But more importantly, he’s about all that’s standing in the CCBA’s way of changing how the youth drop-in center does business. Business being the operative word.
The Carter Community Building, named after its benefactors — William S. Carter, a local businessman, and his wife, Theodora — was completed in 1917. Two years later, the Carter Community Building Association was formed “for the purpose of furnishing the young people of Lebanon (New Hampshire) a healthful and uplifting club life,” its mission stated.
In 1960, Pat Walsh, the city’s court clerk and juvenile truant officer, became the CCB’s director. Vanier was among the CCB gym rats who honed his basketball skills at early age with Walsh’s help. One of Gilson and Helen Vanier’s nine children, Jim became the first 1,000-point scorer in Lebanon High School basketball history.
Roger Carroll was in elementary school when Vanier was starring for Lebanon High in the late 1960s. “We used to admire Jimmy the basketball player so much that we would occasionally argue about who was going to be Jimmy Vanier in our playground pickup games in fourth or fifth grade,” Carroll told me.
In 1973, following a brief stint at what is now Plymouth State University and working a few manual labor jobs, Vanier became the CCB’s assistant director under Walsh. Vanier was named youth center coordinator in 1987.
That same year, the CCBA opened the nearby Witherell Recreation Center, thanks to a gift of more than $4 million from the estate of Carl Witherell, who made his fortune in cable TV. The center features an indoor swimming pool, multiple fitness studios and indoor and outdoor basketball courts.
With the opening of the new building, which caters largely to adults who pay membership fees, the youth center took a back seat.
But Vanier kept doing what he’d always done — looking after Lebanon kids, particularly those from families on the bottom rungs of the economic ladder.
“We get a lot of the have-nots, and always have,” Vanier told me. “I was one of them.”
On weekdays, dozens of kids in grades 3 through 6 flock to the two-story brick building on Campbell Street after their school day ends and many of their parents are still at work. They play basketball, dodgeball and board games. They build structures out of Lego sets. There’s a TV, but it gets only three channels. “No cartoons,” Vanier said.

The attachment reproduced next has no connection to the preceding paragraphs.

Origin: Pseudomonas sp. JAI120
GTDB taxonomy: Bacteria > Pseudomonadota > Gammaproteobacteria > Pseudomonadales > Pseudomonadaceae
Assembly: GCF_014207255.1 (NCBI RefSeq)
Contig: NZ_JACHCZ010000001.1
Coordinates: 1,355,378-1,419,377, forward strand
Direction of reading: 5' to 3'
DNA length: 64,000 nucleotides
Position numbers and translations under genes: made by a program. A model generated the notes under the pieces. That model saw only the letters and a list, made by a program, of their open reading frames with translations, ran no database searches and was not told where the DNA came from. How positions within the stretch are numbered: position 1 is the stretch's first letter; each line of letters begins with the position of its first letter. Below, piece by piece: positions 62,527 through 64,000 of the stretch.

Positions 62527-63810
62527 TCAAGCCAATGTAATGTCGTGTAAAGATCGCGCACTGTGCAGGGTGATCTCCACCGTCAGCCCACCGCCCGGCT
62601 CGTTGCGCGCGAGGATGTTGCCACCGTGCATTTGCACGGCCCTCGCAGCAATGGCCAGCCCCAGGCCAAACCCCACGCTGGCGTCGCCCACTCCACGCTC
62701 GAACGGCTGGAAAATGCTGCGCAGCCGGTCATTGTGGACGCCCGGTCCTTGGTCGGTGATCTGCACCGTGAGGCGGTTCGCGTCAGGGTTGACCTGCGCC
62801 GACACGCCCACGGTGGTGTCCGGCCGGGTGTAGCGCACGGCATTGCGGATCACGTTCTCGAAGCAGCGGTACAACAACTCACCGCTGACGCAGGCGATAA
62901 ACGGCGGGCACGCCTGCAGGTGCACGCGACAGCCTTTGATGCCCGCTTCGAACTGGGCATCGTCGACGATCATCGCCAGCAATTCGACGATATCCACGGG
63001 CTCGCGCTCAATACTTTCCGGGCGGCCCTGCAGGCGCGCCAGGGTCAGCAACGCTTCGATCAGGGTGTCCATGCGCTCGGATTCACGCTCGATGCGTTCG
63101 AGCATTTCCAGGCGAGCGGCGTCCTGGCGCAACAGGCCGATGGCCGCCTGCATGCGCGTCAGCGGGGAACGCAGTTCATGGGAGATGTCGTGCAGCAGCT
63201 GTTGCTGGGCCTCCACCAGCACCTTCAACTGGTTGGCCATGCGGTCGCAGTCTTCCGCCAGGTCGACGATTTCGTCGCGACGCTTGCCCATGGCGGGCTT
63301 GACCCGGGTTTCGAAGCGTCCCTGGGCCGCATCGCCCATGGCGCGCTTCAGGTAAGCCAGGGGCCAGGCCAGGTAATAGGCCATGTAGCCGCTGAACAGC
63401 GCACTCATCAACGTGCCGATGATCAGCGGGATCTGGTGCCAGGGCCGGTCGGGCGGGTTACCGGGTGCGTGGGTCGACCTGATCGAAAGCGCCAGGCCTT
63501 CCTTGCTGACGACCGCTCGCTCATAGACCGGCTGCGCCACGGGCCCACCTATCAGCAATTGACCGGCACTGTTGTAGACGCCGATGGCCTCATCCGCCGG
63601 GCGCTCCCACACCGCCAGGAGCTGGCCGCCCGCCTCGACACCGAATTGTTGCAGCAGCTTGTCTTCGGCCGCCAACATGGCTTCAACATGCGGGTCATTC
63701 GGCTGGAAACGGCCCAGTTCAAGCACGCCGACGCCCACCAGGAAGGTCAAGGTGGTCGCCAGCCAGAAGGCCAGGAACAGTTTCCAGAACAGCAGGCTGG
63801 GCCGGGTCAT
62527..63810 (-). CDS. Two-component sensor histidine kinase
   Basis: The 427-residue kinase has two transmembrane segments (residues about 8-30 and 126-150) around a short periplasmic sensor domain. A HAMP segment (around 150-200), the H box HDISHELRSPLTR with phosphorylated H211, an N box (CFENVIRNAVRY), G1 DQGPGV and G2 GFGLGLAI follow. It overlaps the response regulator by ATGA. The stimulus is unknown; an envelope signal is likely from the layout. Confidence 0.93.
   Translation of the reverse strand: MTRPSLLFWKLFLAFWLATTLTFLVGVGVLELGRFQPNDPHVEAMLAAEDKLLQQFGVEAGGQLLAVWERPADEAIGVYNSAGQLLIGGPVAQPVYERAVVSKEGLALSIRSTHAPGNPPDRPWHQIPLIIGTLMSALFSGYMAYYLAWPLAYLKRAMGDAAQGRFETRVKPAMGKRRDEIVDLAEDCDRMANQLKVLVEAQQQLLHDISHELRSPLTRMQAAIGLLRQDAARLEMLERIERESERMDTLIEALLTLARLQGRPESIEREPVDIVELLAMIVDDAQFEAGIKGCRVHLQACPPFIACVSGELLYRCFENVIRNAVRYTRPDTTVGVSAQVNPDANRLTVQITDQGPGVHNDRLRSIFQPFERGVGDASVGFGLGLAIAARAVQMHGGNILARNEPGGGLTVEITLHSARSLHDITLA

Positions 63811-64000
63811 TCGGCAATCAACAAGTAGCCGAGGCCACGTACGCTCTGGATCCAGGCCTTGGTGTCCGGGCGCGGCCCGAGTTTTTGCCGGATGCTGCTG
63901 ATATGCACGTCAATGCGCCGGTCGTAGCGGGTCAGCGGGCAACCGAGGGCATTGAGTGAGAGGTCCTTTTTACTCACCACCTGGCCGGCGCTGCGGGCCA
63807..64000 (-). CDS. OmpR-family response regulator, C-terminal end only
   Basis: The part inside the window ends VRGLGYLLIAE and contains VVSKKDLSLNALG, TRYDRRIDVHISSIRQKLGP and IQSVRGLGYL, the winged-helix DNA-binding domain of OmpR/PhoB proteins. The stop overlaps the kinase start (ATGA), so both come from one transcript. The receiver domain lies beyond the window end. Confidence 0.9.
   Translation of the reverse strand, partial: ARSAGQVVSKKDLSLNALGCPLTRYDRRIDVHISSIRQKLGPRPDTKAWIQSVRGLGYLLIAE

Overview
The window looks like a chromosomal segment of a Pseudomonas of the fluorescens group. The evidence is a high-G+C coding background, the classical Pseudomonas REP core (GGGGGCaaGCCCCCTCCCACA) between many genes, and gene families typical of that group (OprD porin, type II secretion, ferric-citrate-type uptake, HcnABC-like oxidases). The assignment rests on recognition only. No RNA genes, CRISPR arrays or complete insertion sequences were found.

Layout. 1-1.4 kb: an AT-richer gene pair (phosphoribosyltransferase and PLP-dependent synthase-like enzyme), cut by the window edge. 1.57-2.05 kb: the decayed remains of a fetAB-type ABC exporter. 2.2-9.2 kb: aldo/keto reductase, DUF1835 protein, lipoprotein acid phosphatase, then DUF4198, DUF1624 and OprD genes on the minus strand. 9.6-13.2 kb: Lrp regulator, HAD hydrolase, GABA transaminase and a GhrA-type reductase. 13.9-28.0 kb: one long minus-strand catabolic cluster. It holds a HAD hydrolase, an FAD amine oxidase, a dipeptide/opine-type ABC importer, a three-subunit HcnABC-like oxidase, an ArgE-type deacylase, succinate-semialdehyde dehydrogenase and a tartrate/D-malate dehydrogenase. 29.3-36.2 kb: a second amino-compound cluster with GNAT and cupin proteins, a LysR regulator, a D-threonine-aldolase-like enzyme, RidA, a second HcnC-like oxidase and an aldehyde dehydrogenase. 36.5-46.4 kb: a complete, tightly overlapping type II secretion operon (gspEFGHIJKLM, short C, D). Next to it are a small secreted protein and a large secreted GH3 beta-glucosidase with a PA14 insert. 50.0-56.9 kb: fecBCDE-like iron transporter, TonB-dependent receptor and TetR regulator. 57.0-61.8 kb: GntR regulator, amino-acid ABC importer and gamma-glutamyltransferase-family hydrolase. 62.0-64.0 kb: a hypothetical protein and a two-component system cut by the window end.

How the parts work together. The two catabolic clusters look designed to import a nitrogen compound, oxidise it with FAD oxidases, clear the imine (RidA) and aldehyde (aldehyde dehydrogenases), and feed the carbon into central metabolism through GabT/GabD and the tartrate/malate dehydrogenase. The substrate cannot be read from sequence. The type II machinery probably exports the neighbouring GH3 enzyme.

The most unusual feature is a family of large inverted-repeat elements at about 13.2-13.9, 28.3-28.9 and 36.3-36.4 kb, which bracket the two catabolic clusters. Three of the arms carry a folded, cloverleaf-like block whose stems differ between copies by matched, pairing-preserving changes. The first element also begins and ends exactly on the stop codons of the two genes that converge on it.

The after-school program is an opportunity for kids to learn “how to socialize and be respectful of one another,” he said. If Vanier hears about two kids tangling on the bus or school playground, he intentionally puts them on the same team so “they learn how to work together.”
What makes Vanier the proudest? The after-school program is free.
“It’s a lifeline for working families,” he said.
Vanier is outspoken — undoubtedly more than CCBA leaders would like — about the need to keep the CCB just the way it is.
“This isn’t about me,” he said. “It’s about the kids who deserve a safe place they can go after school, and parents don’t have to worry about paying for it when they might be having trouble just putting food on the table.”
Other than hiring a high school student, who works part-time, Vanier is largely a one-man operation. He spends hours each morning with a mop and broom in hand.
“Jim is constantly cleaning the place,” Chuck Currier, a 1970 Lebanon High graduate, said. “And he’s got rules. You’ve got to take off your boots and hang up your coat.”